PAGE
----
U.S. equities finished lower in another roller-coaster ride of a day, with the uncertainty of a near $2.0 trillion fiscal stimulus package remaining after Congress was unable to pass the legislation for a second time today.
Expectations continue to run high that Congress will eventually vote in favor of a deal, but the delay has kept the markets on edge. The drama in Washington overshadowed the massive monetary policy stimulus measures announced by the Federal Reserve this morning.
The Fed said it will purchase Treasuries and mortgage-backed securities “in amounts needed,” along with plans to buy corporate bonds, support the municipal bond market functioning, and a lending program to aid small-and-medium sized businesses.
Treasury yields were lower in continued volatile trading and the U.S. dollar trimmed a recent rally, while crude oil prices were higher and gold jumped. Markets in Europe and Asia finished lower.
The Dow Jones Industrial Average fell 582 points (3.0%) to 18,592
The S&P 500 Index lost 68 points (2.9%) to 2,237
The Nasdaq Composite declined 19 points (0.3%) to 6,861
In heavy volume 1.6 billion shares were traded on the NYSE and 4.3 billion shares changed hands on the NASDAQ
WTI crude oil rose $0.73 to $23.36 per barrel and wholesale gasoline was down $0.20 at $0.41 per gallon
The Bloomberg gold spot price soared $55.95 to $1,554.60 per ounce
The Dollar Index—a comparison of the U.S. dollar to six major world currencies—was 0.4% lower at 102.42
Treasury yields see pressure as volatility continues
Treasuries saw demand as the extreme volatility in the markets continued in the wake of the Fed’s increased stimulus measures and as the markets continue to wait to see if U.S. lawmakers will deliver a near $2.0 trillion fiscal stimulus package.
The yield on the 2-year note declined 6 basis points to 0.31%, the yield on the 10-year note dropped 19 bps to 0.77%, and the 30-year bond rate decreased 22 bps to 1.33%.
Today’s economic calendar was void of any major releases, but the ball will get rolling tomorrow with the releases of the preliminary manufacturing and services PMIs as reported by Markit, with economists projecting respective readings of 44.0 and 42.0, with 50 the level that divides expansion and contraction in activity, as well as new home sales for February, expected to have declined 1.8% month-over-month to an annual rate of 750,000.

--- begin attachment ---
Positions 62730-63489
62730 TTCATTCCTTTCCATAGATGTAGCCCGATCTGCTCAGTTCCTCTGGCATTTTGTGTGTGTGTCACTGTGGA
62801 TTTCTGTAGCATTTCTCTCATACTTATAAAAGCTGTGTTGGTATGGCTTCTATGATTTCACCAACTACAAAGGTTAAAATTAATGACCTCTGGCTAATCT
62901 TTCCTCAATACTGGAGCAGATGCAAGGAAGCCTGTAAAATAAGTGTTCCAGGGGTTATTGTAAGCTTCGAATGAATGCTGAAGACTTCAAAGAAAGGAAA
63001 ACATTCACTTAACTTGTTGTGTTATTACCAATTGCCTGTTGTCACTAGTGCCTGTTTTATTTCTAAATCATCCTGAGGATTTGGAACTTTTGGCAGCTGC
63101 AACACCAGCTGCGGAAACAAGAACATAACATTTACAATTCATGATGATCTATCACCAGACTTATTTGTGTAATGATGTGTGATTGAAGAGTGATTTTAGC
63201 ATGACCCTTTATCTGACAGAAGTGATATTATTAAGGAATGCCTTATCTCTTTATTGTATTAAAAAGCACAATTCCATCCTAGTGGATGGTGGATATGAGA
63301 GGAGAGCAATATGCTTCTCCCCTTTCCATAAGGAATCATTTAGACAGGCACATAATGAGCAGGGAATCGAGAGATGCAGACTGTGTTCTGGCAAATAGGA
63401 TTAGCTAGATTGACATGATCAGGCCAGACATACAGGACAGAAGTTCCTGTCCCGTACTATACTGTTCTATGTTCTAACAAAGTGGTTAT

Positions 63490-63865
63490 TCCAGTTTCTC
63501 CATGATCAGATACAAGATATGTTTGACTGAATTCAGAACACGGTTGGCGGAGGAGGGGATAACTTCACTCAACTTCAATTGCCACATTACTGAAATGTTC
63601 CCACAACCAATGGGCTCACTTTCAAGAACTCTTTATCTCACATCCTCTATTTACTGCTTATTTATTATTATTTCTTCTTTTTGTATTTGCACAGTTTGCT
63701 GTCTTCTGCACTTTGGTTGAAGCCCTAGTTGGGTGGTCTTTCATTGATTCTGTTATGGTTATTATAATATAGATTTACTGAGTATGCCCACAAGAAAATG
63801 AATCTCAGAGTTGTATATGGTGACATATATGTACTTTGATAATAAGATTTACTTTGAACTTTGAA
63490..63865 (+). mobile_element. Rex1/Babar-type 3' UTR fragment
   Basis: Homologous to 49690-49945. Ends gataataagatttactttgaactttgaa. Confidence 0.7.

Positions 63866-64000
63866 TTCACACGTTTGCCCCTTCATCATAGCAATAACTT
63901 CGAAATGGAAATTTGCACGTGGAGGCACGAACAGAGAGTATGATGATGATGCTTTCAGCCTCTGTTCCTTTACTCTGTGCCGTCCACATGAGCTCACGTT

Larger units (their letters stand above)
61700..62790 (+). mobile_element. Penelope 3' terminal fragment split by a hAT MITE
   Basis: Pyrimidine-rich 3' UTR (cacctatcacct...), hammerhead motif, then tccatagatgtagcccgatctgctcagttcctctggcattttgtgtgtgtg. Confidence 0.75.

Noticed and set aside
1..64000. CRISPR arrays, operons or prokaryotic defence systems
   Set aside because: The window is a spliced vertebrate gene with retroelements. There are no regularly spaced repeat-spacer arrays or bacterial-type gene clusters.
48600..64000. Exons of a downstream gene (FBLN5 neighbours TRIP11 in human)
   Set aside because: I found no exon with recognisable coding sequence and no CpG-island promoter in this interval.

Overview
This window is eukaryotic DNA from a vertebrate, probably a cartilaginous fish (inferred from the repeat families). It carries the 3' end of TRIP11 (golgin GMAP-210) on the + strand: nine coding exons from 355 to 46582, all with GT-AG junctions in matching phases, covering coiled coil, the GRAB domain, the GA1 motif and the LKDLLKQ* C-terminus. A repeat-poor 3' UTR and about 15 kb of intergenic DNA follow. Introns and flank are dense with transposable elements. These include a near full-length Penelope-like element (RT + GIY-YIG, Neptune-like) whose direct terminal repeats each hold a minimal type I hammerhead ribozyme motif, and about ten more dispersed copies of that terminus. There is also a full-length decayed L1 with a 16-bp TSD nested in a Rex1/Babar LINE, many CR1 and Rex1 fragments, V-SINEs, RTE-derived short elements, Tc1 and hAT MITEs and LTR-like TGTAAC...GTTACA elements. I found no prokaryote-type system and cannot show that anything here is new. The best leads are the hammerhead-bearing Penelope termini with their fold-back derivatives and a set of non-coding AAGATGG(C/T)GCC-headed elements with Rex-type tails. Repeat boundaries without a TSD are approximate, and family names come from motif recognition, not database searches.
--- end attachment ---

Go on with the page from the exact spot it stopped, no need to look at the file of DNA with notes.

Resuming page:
Europe and Asia fall as pandemic continues to roil the markets
European equities remained lower amid the overnight disappointment from the snag of a near $2.0 trillion U.S. fiscal stimulus package in Congress yesterday. Stocks fell back in the red after trimming the downside move briefly following another dose of measures from the Federal Reserve to combat to impact of the COVID-19 pandemic. Europe remains hampered by the spreading coronavirus that has shifted the epicenter of the outbreak to the region, leading to many key countries going on lock-down to exacerbate the outlook for the economic impact.
The U.K. FTSE 100 Index was down 4.3%, France’s CAC-40 Index declined 3.3%, Germany’s DAX Index decreased 2.1%, Spain’s IBEX 35 Index dropped 3.3%, Italy’s FTSE MIB Index traded 1.1% lower, and Switzerland’s Swiss Market Index moved 5.4% to the downside.
Stocks in Asia mostly tumbled again to begin the week, with the global markets remaining hampered by the expected extreme economic and health impacts of the COVID-19 pandemic, exacerbated by the highly-anticipated near $2.0 trillion U.S. fiscal stimulus package that hit a snag in the Senate over the weekend.
India’s S&P BSE Sensex 30 Index felt the brunt of the heavy selling pressure, plunging 13.2%, while Australia’s S&P/ASX 200 Index fell 5.6% and South Korea’s Kospi Index dropped 5.3%. China’s Shanghai Composite Index traded 3.1% lower and the Hong Kong Hang Seng Index declined 4.9%. However, Japan’s Nikkei 225 Index bucked the trend, rising 2.0% despite some strength in the yen.